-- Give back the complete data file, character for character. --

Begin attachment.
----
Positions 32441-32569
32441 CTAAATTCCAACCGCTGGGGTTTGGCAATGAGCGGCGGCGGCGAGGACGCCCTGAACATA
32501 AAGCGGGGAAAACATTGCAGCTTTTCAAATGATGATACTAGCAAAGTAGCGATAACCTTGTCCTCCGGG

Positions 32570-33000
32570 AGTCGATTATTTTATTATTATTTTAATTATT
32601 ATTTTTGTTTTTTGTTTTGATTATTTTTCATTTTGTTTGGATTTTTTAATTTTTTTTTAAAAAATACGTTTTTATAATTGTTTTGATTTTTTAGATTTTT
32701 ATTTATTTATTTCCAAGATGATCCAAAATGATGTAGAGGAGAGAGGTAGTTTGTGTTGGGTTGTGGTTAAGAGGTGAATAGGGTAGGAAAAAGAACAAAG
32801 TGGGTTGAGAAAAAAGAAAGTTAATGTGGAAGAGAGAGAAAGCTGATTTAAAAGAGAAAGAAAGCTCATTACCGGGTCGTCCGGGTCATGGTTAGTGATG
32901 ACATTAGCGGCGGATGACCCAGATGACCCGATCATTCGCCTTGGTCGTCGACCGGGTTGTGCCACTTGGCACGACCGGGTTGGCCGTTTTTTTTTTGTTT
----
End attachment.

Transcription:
Positions 32441-32569
32441 CTAAATTCCAACCGCTGGGGTTTGGCAATGAGCGGCGGCGGCGAGGACGCCCTGAACATA
32501 AAGCGGGGAAAACATTGCAGCTTTTCAAATGATGATACTAGCAAAGTAGCGATAACCTTGTCCTCCGGG

Positions 32570-33000
32570 AGTCGATTATTTTATTATTATTTTAATTATT
32601 ATTTTTGTTTTTTGTTTTGATTATTTTTCATTTTGTTTGGATTTTTTAATTTTTTTTTAAAAAATACGTTTTTATAATTGTTTTGATTTTTTAGATTTTT
32701 ATTTATTTATTTCCAAGATGATCCAAAATGATGTAGAGGAGAGAGGTAGTTTGTGTTGGGTTGTGGTTAAGAGGTGAATAGGGTAGGAAAAAGAACAAAG
32801 TGGGTTGAGAAAAAAGAAAGTTAATGTGGAAGAGAGAGAAAGCTGATTTAAAAGAGAAAGAAAGCTCATTACCGGGTCGTCCGGGTCATGGTTAGTGATG
32901 ACATTAGCGGCGGATGACCCAGATGACCCGATCATTCGCCTTGGTCGTCGACCGGGTTGTGCCACTTGGCACGACCGGGTTGGCCGTTTTTTTTTTGTTT